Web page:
ISO to introduce privacy standards for consumer goods

News by SC Staff

The ISO has brought together a team of privacy experts to develop the first set of preventative international guidelines to ensure consumer privacy is embedded into the design of a product or service.

Cyber-security professionals have long been lamenting the lack standards in consumer goods accessing the internet, bringing vulnerabilities that undermine the data security of the individual and their employers. 

Consequently the International Standards Organisation (ISO) has brought together a team of privacy experts to develop the first set of preventative international guidelines to ensure consumer privacy is embedded into the design of a product or service, intended to offer protection throughout the whole life cycle. The new ISO project committee, ISO/PC 317, Consumer protection: privacy by design for consumer goods and services, will develop guidelines that are intended to both  enforce compliance with regulations and generate greater consumer trust. 

International privacy expert Dr Ann Cavoukian, in a video address at the ISO workshop “Consumer protection in the digital economy”, in Bali, Indonesia, last week, commented, referencing GDPR, saying, “Regulatory compliance alone is unsustainable as the sole model for ensuring the future of privacy,” she added. “Prevention is needed.”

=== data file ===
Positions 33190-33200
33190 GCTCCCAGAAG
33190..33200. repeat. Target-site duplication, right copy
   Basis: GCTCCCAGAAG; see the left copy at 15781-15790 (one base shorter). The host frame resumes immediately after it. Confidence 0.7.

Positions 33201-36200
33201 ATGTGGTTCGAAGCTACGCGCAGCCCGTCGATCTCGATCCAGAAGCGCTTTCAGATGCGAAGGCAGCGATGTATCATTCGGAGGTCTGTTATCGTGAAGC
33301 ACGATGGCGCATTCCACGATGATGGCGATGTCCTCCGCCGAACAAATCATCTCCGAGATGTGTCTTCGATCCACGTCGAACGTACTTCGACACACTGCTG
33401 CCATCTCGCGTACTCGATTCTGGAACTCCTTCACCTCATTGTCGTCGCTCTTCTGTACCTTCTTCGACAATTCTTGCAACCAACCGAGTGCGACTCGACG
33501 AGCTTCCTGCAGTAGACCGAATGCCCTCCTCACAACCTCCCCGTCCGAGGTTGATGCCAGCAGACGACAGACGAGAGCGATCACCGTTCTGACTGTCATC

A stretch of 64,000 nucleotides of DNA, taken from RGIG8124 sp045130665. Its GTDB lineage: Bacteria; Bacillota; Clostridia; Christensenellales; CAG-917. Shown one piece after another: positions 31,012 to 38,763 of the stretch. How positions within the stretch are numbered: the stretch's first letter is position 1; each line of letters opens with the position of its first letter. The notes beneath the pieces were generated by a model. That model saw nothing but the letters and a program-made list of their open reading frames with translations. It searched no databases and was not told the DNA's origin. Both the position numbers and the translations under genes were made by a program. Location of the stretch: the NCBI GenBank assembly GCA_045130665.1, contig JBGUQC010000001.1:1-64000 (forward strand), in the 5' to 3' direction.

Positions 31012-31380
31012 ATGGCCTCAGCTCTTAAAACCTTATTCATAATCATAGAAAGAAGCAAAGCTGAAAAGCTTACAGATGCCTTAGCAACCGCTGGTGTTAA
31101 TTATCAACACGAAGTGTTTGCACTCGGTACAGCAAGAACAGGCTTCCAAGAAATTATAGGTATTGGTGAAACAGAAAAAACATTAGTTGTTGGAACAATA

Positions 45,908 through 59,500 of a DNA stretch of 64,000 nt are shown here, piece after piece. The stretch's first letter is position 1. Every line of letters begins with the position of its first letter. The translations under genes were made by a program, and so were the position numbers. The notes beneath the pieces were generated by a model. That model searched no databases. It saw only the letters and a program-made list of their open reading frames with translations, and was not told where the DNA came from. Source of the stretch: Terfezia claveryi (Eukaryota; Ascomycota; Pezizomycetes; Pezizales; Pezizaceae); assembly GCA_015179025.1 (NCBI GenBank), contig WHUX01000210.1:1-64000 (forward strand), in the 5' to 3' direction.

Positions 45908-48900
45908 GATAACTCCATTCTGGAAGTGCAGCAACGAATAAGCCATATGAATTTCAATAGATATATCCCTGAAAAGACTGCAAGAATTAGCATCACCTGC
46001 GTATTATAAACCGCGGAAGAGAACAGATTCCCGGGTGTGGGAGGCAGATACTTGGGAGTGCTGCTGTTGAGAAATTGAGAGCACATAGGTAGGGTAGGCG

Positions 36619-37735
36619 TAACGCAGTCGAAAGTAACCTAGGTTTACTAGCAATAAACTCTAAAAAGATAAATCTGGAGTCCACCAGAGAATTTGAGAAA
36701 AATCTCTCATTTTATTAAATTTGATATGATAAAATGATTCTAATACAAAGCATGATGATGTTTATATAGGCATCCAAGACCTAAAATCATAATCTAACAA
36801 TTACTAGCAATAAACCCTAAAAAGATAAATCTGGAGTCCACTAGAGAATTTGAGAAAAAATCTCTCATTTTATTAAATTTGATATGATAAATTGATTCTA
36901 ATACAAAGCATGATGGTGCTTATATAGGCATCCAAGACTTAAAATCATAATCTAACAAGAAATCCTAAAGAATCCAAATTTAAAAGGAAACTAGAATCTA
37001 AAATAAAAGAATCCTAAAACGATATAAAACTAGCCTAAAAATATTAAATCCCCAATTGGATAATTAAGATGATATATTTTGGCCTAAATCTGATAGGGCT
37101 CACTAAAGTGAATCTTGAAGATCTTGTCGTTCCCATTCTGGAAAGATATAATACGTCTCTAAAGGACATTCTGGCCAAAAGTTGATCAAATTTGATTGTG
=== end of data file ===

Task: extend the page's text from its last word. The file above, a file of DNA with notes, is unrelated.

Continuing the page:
The ISO workshop will also consider the impacts of data protection, artificial intelligence, the sharing economy and legislation on the online consumer experience. Cavoukian adds, “With 90 percent of the population concerned about their privacy, there is a current lack of trust in business. Privacy by design will help to regain that trust by giving consumers privacy as the default. They no longer have to search for the ‘opt out' box. Privacy is automatically built into the design and covers the full life cycle of the product.” 

“Privacy by design” is now recognised as a core part of the EU General Data Protection Regulation (GDPR) and forms the basis of the ISO standardisation work now underway. Implementing the standard will help companies comply with regulations and avoid potentially devastating data breaches that erode consumers' confidence in online services. 

Jean Stride, secretary of ISO/PC 317, said the new EU directives …” will allow goods and service providers to address all the life-cycle issues of privacy by design, so that consumers can have greater confidence in their purchases and take back control over the use of their data.”

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